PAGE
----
Saturday, April 13, 2024

Pair face life in jail over drug haul

Two Sydney men are facing life behind bars after being charged with allegedly smuggling 13 kilograms of methamphetamine into Australia hidden in vehicle parts.

Australian Border Force (ABF) officers detected anomalies in two air cargo consignments from the United States earlier this month. Officers say the consignments contained a total of 13.2 kilograms of methamphetamine concealed inside four vehicle drive shafts.

The detection was transferred to the Australian Federal Police (AFP) for investigation.

AFP officers substituted the methamphetamine with an inert substance prior to conducting a controlled delivery of the consignments to a warehouse in Liverpool yesterday.

The consignments were picked up by two men, aged 31 and 27, later that afternoon.

The men were arrested and charged with attempting to possess a commercial quantity of methamphetamine.

The maximum penalty for this offence is life imprisonment.

It will be alleged the men used details of legitimate businesses and business names to have the consignments delivered, but would intercept the delivery just prior to it reaching the actual business premises.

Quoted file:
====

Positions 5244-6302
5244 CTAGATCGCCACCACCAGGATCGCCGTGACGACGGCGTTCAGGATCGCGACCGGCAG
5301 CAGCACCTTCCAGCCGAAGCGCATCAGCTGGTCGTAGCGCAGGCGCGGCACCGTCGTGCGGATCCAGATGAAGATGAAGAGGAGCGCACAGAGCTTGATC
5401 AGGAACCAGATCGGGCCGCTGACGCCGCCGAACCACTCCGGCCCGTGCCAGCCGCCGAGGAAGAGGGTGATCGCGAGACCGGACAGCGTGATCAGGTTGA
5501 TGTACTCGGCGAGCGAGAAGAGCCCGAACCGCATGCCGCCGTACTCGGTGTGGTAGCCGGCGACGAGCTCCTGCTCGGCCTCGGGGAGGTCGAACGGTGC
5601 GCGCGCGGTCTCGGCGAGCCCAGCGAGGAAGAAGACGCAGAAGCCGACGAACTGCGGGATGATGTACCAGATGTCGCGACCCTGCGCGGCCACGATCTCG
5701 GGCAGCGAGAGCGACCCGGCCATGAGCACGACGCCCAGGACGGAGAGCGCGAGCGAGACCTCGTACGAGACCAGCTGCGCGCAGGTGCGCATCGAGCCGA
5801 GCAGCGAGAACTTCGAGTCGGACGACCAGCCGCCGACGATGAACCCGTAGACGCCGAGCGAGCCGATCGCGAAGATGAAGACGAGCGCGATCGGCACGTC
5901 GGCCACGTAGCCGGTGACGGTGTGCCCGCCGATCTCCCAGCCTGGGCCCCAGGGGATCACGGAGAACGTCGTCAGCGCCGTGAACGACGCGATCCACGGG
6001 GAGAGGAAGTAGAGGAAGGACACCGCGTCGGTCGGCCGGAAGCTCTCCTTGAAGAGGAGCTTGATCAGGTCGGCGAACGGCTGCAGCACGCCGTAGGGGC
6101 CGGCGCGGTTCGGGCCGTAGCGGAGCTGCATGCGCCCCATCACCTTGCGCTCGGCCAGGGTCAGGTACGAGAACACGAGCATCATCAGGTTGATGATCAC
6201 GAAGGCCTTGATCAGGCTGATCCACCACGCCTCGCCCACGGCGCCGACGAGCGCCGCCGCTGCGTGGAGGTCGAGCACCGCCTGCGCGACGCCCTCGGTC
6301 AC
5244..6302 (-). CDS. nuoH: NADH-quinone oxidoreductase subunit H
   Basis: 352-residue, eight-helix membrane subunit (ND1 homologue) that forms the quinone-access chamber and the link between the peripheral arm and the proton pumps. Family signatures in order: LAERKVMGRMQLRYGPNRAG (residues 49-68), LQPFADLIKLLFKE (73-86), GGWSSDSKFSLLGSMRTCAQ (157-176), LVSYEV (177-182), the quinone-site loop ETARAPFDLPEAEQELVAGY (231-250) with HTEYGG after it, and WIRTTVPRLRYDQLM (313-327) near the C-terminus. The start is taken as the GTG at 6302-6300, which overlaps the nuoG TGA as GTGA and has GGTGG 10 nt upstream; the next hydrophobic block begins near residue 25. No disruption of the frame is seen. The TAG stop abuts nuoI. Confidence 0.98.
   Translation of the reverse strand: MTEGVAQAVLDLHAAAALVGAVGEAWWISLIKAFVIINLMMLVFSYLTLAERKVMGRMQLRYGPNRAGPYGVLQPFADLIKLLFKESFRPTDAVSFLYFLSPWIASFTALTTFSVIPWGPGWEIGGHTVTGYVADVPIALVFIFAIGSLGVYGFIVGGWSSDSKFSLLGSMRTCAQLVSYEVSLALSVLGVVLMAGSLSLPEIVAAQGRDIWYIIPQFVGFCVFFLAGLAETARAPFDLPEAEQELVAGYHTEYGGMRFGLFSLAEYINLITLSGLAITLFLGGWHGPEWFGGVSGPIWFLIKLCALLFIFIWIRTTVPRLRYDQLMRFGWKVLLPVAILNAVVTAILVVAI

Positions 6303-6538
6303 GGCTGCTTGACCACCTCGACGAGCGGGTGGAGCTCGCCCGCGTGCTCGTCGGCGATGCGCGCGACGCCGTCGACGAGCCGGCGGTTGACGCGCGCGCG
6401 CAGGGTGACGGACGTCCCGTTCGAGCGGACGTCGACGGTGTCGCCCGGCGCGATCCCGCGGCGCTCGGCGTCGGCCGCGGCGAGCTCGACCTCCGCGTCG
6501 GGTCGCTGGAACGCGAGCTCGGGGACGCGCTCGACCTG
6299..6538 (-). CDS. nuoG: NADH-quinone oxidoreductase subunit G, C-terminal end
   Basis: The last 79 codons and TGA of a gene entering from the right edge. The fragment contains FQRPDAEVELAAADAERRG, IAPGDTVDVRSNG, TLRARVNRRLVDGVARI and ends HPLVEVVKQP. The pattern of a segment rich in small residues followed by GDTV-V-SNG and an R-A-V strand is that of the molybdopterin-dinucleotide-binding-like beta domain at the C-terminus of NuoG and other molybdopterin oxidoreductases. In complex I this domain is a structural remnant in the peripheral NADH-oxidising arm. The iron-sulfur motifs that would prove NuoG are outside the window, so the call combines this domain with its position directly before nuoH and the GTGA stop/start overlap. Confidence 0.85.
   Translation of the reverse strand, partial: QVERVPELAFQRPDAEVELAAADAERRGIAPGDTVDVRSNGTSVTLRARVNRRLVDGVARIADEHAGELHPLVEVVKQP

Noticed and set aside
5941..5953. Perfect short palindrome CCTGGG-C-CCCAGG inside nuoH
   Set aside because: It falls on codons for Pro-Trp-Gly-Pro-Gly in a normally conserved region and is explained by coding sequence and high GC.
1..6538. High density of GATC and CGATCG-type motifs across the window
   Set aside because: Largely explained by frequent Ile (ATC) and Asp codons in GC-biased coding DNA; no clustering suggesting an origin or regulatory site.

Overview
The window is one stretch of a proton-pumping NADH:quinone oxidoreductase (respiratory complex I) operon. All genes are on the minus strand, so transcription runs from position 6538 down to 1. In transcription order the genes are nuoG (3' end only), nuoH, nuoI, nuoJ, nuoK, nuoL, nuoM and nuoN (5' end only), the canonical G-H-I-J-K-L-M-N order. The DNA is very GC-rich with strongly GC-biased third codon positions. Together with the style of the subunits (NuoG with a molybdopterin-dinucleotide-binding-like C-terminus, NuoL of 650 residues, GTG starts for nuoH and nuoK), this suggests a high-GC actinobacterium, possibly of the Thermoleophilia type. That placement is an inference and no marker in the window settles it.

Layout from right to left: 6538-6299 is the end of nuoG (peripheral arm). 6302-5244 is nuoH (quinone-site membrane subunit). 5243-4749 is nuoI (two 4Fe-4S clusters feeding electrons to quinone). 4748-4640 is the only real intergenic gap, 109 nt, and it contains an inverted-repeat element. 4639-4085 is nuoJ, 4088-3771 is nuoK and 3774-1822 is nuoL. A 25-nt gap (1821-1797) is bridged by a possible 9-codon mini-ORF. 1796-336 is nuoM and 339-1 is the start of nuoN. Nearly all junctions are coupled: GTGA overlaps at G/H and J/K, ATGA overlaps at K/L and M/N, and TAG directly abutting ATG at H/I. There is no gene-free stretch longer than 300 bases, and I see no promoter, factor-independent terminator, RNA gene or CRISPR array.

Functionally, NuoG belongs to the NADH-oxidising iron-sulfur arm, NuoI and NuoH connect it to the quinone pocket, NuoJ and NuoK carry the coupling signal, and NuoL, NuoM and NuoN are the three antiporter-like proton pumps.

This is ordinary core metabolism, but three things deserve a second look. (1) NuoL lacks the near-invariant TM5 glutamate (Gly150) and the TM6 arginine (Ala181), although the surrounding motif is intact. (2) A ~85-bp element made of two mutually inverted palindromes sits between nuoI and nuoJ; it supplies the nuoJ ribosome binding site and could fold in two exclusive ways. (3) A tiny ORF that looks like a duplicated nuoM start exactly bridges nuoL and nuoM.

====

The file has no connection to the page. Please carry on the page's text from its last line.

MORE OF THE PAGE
Police also executed a search warrant at a premises in Kogarah, NSW yesterday where traces of methamphetamine were found on vacuum seal devices, food saver bags and other paraphernalia believed to be used for the packaging and distribution of border controlled drugs.   

AFP Detective Acting Superintendent Rob Jenner said intelligence sharing and close collaboration with partner agencies ensures police remain one step ahead of organised crime syndicates attempting to have their illegal activities remain undetected.

“The AFP will work closely with its domestic and international partners to continue enquiries into the criminal group responsible for this importation, and identify possible distributors within Australia,” Det. A/Supt. Jenner said.

NSW Regional Commander Danielle Yannopoulos said the ABF is committed to detecting illicit drugs at the Australian border, no matter how criminals try to hide them.

“The methods criminals are using to conceal their drugs are constantly evolving, but ABF officers use technological advancements, intelligence analysis and their unique skills to keep on top of the latest trends and concealment methods,” Commander Yannopoulos said.

“ABF officers work tirelessly every day to stop these harmful drugs ending up on Australian streets and ruining people’s lives.”

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